The challenge of resurrecting the Olympic dream in a city facing a punishing deadline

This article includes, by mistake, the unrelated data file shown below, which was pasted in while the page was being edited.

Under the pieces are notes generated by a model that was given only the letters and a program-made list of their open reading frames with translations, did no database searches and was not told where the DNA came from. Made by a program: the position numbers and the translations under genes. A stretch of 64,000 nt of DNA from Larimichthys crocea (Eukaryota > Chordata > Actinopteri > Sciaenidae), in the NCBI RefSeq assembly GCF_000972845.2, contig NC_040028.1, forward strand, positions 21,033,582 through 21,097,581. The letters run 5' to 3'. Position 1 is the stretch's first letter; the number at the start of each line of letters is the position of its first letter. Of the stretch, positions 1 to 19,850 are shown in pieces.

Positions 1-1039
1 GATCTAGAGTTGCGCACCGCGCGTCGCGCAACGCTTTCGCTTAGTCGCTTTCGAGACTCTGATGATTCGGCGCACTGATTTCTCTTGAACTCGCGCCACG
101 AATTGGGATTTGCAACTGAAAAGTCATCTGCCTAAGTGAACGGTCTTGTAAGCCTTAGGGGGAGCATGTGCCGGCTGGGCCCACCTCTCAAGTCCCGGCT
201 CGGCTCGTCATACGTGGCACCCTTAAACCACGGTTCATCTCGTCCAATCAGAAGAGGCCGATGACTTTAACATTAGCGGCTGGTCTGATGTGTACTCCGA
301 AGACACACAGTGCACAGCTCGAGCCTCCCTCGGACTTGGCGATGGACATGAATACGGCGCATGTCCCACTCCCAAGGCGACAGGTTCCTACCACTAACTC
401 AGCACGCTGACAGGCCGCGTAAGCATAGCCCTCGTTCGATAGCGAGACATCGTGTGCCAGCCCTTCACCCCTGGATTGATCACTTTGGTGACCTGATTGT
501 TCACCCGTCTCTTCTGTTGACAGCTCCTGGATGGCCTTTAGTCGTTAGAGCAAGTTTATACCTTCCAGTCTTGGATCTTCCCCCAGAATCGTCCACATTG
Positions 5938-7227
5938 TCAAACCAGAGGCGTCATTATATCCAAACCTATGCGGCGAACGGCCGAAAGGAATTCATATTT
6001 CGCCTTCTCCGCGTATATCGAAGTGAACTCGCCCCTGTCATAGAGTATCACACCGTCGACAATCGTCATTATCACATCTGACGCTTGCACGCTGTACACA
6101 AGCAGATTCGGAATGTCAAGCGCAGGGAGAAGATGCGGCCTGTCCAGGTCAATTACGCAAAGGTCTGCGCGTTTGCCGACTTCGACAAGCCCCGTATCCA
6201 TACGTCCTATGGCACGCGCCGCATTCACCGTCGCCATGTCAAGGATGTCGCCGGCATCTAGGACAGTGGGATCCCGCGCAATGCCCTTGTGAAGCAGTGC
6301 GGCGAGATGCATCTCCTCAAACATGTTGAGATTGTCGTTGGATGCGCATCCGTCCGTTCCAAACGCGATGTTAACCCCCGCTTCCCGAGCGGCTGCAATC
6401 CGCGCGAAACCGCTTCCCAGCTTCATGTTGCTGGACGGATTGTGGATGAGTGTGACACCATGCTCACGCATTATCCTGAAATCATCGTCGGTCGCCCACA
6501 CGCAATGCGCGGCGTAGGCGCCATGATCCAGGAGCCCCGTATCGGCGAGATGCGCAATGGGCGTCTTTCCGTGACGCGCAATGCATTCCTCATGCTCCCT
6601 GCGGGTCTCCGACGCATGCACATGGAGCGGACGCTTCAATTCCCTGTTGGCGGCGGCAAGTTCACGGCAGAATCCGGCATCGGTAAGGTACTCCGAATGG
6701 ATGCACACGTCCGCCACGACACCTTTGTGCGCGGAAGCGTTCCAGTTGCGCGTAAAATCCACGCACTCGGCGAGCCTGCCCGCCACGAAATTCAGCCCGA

With the Orthodox Easter putting a (slight) crimp on activity over the past 10 days and the Cyprus issue dominating discussion on the airwaves, the Olympic preparations are rolling along relentlessly, but without the headline coverage they got in previous months and will, no doubt, dominate from now until fall. Not only is specific news lacking, even the overall picture is a little subdued. Yet the Easter season still managed to throw up (not literally, mind you) two contrasting images for the Games, one sudden and striking, and one more relentless, if not creeping. The first came on Sunday evening, when all was quiet on the Athenian front, except for TV news crews out busily reporting the busyness at the tram works. What appeared was dozens, perhaps more, of workers and supervisors diligently at it – on a Greek Easter Sunday, after dark – fighting to get this new urban rail system in place in time for the Games. Relish the sight of people working publicly, very hard, on the most cherished day on the calendar in these parts, because you won’t see it next year. The second image unfolded relentlessly through the week, not on TV but in these very pages, with a succession of articles – not commentaries, just news pieces – about various aspects of the Olympics effort. One was about the Cultural Olympiad’s limp to the finish line, its leadership having resigned after the elections and its budget crimped even further; how hospitals need to hire hundreds more workers in the scramble to cope with an onslaught of visitors; how the tram has a 50-50 chance of being ready on time; how the financial books are in disarray with the change of government and its recalculations of the overall Games costs; about Athens’s worsening parking problem and its implications for the Games movement; about the folly of planting preprepared grass for landscaping in lieu of other foliage; and about how Athens has yet to upgrade itself for the disabled. The roar of pundit approval is almost deafening. And the holiday cheer has spread to Patras where, we also read, preparations for the city as Europe’s Cultural Capital for 2006 are already in disarray because of infighting, deficient planning, and too little money. In short, never before has Athens surpassed itself so much to work so hard for its own future, and never before have its own commentators been so down on that same endeavor. The round-the-clock work is being attributed to purely negative elements like time desperation, whereas it’s a sight to behold in its own right. It makes little sense to fret over bad press from abroad when we’re so busy doing it ourselves. Even the Beijing 2008 planners seem to be in on the comparison act, announcing in grand fashion that all their facilities will be completed 18 months ahead of time, including a brand-new stadium for 100,000 people. They might add that China is a hundred times the size of Greece in population and many other senses as well. Brighter days ahead? They say that the darkest hour is just before dawn. Are we at that stage now with the Games? The growing organizing committee, sensibly, have their heads down and are plowing ahead, and there is every reason to believe in positive as well as negative surprises from them, especially given the relentlessly downbeat message washing over us, which presumably most people, not just me, eventually grow weary of (and the organizers just wary of). The Municipality of Athens has become very active in its own planning and city improvements, and the government itself, despite its newness and the burden of the now-peaking Cyprus issue, is throwing its weight behind the effort. Very shortly, the venues will be all on line, the Village putting on the finishing touches, and the new trains, trams and roads cranking up for the first time. The city will be hopping even more with activity, curious visitors, and an air of excitement. Things will be happening as they never have before; all this chaos will start to coalesce as the dust settles and we can see beyond the next road detour. Even now it may seem preposterous, but we’ll all probably be amazed. It is, of course, possible to pick the whole thing to pieces, bit by bit, just as you can with most anything. However much the individual parts have been afflicted by bad contracting, overoptimistic planning, delays, nonchalance, budget restrictions, elections, or half-baked ideas, the real issue is the overall impact, what it means. No doubt in the 1950s, Constantine Karamanlis (uncle of the current prime minister) weathered a non-stop stream of ridicule as the (then-combative politician and prime minister) plowed Greece’s (then much scarcer) national resources into a highway system, a series of Xenia hotels for the growing middle classes to take affordable holidays, and other national infrastructure projects against cries that it was a big boondoggle. Yet when it was all said and done, he was hailed as a visionary, as he was later for his then-seemingly hopeless effort to get Greece into the (then-) European Economic Community. What was contentious at the time later seemed like a no-brainer. Measuring value Will the same be true for the 2004 projects? The parallels are uneven (does Greece really need a wrestling arena?), but much of the infrastructure will probably be seen, someday, as desirable and necessary. If resources were squandered in the process, that’s a function of how things operate overall, not a function of the projects themselves. In fact, much of the anti-Games sentiment rests on the «wasted resources» of the Games, but in fact, the notion of «resources» itself is not so simple. «These resources could have been more wisely spent elsewhere» is the common refrain, in reference purely to the money being spent. But does anybody really think that, say, 4 billion euros spent on something else (remodeling hospitals, advertising Greece abroad, giving it to regional authorities, or any other ostensibly good purposes) would have been more wisely used? Is the allocation and spending process fundamentally better / less flawed / more transparent in hospital administration or regional government than in Olympic project administration? The answer is rather doubtful, even on the face of it. In short, what is in question is not just monetary resources, but attitudes and practices: how resources are spent, rather than how much is spent. As most people are all too aware, Greece could upgrade itself greatly by attitudinal reforms in, for example, the bureaucracy, where any foreigner here must jump through the same self-defeating loops time after time, or among drivers – things that would not cost anything. «Resources» certainly encompass more than budgets, just as the Olympics experience will be more than about the stadium roof or ticket prices. Even if you assume that the Olympic projects have involved waste (hardly a heroic assumption), the situation is probably no worse than in other fields – and at least, at the end of the day, we’ll all end up with a better-functioning and looking city, and hopefully a great show to remember in August 2004 along with good publicity for the country as a result. So despite what you might be reading these days, things really could be worse, and they might very well start to get better – despite ourselves.